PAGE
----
Emotions: Appropriate or True?

One of the major debates in the philosophy of emotions is whether they ought to be treated as propositional attitudes and judgments capable of truth-tracking or simply as moods that can be appropriate or inappropriate to a context, but not falsifiable or verifiable. The question is whether emotions are a kind of intentional cognition or not. In this way it is tied to many other debates about intentional states and cognition in ethics, theology, and language in general: the idea that some or all of our attitudes, beliefs, or behaviors are not expressions of meaningful propositions and that to evaluate them as such is a mistake

The appeal of non-cognitivism about emotions is that it recognizes the complex details of emotional phenomena, especially the way that passions are embodied and pre-linguistic, and frequently non-deliberative. There are a couple of other reasons that some non-cognitivists adopt their position, the most important of which is that this position is connected to non-cognitivism about ethics in general. Non-cognitivism about ethics is the claim that ethical propositions are neither true nor false. I’ve discussed my objections to non-cognitivism in ethics under the heading of anti-realism and relativism before: basically, I reject the claim that ethical propositions must track some fact about the world (like the painting being level or crooked) in order to be truth-tracking. (Our minds are in the world, and our ethical sentences can track facts about our minds without becoming subjective, i.e. simply tracking an individuals’ preferences or desires.)

Non-cognitivists also sometimes enunciate reasons tied to first-person epistemic privilege: if an emotion can be true or false, cognitivism seems to suggest that I can be wrong when I am angry or sad or ashamed. I tend to think this is true, in the sense that we can misrecognize our own emotions. Experiments show that a person given adrenaline can be tricked into experiencing the the heightened state as either angry or euphoric, depending on how an actor in the room with them behaves. In this sense, we can literally mislabel our emotions, or else draw distinctions that do not actually exist in our emotional states. (Of course, it is also possible that subjects in the experiment actually did experience different emotions, as the behavior of the actor created reactions that changed the valence or admixture of neurochemical reactions to produce euphoria or anger.)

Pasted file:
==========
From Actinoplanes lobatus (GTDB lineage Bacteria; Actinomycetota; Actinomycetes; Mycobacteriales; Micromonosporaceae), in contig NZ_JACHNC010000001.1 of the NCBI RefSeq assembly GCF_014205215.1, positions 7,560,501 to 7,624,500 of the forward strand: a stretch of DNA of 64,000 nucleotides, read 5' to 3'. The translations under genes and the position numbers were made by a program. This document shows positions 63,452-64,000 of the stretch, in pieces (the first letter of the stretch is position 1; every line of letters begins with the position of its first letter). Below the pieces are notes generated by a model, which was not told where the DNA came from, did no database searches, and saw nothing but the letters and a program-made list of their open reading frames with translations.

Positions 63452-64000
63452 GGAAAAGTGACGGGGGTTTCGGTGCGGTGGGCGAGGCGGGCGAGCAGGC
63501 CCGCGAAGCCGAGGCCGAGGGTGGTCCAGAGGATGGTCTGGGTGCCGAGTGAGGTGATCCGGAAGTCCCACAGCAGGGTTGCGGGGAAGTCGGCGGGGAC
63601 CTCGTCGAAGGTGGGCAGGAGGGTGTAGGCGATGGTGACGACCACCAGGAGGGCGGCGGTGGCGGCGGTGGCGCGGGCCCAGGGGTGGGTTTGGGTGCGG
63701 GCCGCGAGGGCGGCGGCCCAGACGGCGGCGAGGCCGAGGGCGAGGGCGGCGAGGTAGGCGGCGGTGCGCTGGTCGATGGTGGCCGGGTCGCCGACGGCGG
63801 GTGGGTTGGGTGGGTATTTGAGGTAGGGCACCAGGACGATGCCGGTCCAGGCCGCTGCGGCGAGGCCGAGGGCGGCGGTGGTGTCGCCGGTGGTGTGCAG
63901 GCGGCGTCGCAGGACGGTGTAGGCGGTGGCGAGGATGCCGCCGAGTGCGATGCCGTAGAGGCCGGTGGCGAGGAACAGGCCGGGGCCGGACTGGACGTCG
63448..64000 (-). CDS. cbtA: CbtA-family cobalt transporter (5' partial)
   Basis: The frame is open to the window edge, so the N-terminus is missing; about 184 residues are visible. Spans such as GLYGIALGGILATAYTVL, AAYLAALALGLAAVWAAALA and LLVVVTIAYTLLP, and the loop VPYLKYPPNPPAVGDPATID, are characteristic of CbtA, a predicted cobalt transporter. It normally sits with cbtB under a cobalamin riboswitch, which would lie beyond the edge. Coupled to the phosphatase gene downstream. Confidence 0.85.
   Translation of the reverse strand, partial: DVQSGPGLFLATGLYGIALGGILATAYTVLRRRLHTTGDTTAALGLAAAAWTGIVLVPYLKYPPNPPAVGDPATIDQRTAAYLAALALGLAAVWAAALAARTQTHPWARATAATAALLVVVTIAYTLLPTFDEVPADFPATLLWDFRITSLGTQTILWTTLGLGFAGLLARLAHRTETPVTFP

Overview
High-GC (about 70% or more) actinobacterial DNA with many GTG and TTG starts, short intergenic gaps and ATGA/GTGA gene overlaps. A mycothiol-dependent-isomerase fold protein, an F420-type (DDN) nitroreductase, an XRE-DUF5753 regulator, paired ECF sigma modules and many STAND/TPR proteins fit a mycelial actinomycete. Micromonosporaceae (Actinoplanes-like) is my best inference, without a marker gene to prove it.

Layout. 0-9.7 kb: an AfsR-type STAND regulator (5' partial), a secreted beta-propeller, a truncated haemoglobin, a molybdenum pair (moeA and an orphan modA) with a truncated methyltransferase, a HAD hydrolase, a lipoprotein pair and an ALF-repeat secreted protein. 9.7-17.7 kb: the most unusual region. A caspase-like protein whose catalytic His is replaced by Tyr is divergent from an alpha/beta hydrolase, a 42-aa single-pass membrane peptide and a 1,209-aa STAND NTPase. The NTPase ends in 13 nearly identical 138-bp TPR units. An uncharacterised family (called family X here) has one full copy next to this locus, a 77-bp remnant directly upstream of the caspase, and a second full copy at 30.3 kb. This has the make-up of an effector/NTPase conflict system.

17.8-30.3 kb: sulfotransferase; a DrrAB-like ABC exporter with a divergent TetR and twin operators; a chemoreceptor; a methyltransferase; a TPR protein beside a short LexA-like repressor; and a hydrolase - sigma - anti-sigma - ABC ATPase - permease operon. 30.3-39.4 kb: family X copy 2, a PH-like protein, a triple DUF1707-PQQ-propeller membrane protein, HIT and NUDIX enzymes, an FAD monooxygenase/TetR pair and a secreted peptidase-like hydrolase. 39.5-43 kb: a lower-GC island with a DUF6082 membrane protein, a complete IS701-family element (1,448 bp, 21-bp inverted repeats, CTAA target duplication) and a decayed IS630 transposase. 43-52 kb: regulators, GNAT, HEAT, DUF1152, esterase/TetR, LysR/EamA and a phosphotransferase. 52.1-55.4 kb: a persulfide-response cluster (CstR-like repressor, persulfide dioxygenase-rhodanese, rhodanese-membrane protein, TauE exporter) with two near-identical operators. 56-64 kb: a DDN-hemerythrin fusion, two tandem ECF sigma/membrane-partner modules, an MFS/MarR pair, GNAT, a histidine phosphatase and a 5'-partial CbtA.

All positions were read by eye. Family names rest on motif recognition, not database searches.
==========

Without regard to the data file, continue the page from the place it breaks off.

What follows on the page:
Another reason to adopt non-cognitivism is to undermine the hierarchy of reason and emotion: if all emotions are only imperfectly expressed propositions, then they can be “trumped” by coldly rational articulations of the reasons these emotions express. This is partly tied to first-person epistemic privilege, but non-cognitivists often want to claim a kind of exemption for the passions, since they express a set of moods and attitudes that might be damaged by overexposure to ratiocination. Like religious beliefs, a non-cognitivist about emotions might argue that the there is something improper about trying to constantly translate and interpret the moods and passions a person experiences into propositional logic or a sentential calculus.

One way this debate sometimes plays out is that defenders of non-cognitivism charge cognitivists with “intellectualizing” the emotions, and in so doing, of participating in the denigration of the emotions in favor of reason. Yet I think  this charge is exactly reversed: I think we have an obligation to acknowledge the ways that emotions figure in our reasoning and rationality, not simply as inputs translatable into preferences, but through a complicated interplay of attention and processing that is often impassioned or mostly at the “gut level.”

But this dynamic approach to embodied cognition does replicate the hierarchy between reason and passion in one way: it means that we must submit emotions to rational reflection. The role of emotions in cognition means that we cannot simply “leave the passions alone” or refrain from judging or inspecting them. In fact, it suggests that we ought to be especially wary of the emotional component of cognition, precisely because it’s constantly interacting with the purely propositional kind of reasoning, and yet it is far too easy to ignore this role. We can recognize this when the emotions in question are racist or sexist, but then only because of two centuries of patient work by feminists and anti-racists. Other kinds of systematic emotional biases are similarly fraught with ethical implications, but they are more difficult to remark upon because there is no built-in constituency for the in-group bias, or for my favorite example: the status emotions tied to the moral intuitions related to hierarchy and authority.

Second Opinions